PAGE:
by Yvette Carnell
Brian Beckmann had been demoted two ranks, from captain to firefighter, after ranting that “urban youths” are the products of “failed, sh–bag, ignorant, pathetic, welfare dependent excuses for parents.”
Beckman also maligned Angela Corey, the prosecutor who charged George Zimmerman with second degree murder for fatally shooting Trayvon Martin.
In a Tuesday ruling, arbitrator Mark I. Lurie found that the county’s action constituted a breach of Miami-Dade’s contract with the firefighters union since it gave authority to the mayor and not the fire chief.
In a written statement, Miami-Dade Mayor Carlos Gimenez said he was “disappointed by the arbitrator’s finding in this case.” He added, “We must always hold our County employees to a higher standard, and given the offensive and inflammatory remarks made by Mr. Beckmann – a member of a diverse organization that serves an equally diverse community – a quick slap on the wrist just isn’t good enough.”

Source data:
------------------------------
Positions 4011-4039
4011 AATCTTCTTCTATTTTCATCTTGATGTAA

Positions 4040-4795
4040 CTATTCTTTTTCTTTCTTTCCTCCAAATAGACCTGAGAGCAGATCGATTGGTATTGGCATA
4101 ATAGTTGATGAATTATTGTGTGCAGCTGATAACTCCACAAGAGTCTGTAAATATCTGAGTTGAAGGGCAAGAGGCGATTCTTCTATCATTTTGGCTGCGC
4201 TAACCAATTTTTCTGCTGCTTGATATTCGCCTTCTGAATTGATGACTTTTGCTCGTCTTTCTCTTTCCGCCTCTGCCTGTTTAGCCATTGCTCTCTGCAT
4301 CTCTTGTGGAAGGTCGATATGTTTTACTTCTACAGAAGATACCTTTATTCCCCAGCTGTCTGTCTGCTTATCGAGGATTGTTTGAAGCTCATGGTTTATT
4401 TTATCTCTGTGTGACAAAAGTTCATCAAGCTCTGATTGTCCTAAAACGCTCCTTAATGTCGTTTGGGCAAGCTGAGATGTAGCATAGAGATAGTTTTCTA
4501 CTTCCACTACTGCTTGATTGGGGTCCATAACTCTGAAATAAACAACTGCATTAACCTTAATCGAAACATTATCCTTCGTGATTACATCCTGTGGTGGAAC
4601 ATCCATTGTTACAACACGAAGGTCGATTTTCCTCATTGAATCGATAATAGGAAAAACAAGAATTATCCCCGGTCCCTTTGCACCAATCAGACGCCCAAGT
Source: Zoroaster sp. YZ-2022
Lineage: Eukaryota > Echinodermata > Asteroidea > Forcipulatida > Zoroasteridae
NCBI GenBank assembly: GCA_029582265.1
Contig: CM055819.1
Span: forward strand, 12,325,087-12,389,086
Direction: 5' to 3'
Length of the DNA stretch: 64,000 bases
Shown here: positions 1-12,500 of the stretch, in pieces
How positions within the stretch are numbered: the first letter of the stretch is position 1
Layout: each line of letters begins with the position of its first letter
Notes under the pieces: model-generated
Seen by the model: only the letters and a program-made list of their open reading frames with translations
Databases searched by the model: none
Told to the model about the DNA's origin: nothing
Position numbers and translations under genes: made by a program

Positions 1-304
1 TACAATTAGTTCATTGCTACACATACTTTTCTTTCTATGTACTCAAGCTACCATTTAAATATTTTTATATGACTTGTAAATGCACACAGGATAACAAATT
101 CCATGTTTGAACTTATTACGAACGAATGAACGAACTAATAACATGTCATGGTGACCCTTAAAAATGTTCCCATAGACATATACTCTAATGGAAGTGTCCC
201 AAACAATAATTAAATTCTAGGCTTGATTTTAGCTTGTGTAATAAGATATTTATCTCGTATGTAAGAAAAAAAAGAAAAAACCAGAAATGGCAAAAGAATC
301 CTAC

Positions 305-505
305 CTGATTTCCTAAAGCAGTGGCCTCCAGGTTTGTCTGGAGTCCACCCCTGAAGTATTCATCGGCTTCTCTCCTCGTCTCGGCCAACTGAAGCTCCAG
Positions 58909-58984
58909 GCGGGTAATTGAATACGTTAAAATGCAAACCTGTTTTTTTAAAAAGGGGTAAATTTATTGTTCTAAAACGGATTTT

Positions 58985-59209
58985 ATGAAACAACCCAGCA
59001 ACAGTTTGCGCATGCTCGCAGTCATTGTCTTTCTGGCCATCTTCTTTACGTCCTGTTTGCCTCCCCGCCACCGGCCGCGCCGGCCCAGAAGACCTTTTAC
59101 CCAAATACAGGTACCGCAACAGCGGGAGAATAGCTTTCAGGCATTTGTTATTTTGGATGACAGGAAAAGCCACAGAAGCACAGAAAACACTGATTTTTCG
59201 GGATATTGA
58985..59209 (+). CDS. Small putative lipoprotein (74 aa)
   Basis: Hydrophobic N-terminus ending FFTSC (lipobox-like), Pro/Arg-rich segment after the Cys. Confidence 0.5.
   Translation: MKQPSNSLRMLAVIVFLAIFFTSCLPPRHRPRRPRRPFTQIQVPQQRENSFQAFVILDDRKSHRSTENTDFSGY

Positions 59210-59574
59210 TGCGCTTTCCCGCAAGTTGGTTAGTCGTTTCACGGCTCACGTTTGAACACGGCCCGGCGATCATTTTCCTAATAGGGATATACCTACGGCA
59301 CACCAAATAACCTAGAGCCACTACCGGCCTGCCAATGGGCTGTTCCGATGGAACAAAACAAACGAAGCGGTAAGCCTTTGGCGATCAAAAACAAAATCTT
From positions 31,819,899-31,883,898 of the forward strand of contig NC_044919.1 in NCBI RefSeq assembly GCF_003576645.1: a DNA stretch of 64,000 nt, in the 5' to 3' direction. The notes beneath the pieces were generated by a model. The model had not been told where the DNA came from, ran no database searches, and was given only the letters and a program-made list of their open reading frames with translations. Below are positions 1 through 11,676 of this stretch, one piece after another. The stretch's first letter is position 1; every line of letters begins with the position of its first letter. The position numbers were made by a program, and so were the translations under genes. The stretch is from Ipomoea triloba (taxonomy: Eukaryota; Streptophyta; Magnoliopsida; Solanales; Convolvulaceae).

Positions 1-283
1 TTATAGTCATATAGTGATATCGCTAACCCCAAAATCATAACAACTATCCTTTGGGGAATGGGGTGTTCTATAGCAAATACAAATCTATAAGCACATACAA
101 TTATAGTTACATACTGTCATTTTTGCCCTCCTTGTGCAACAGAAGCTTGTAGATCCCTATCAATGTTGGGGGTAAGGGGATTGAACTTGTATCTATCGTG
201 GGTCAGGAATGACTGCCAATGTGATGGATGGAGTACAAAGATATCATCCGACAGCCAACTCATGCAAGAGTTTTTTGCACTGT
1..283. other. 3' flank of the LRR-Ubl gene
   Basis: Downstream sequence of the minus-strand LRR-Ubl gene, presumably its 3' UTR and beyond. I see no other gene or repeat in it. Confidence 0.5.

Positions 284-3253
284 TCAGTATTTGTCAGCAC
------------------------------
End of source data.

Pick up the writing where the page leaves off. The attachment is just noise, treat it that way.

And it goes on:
Unarmed teen Trayvon Martin was shot to death by neighborhood vigilante George Zimmerman in February.
Sadly, this incident demonstrates the limits of allowing token gestures to posture as public policy in this country. Members of organizations tend to bind together and protect one another unless there is a law or policy in place to prevent such pack-like behavior. So when the community turns up the heat on out of line officials, their superiors make a token gestures to tamp down outrage, then overturn those symbolic gestures once the cameras leave.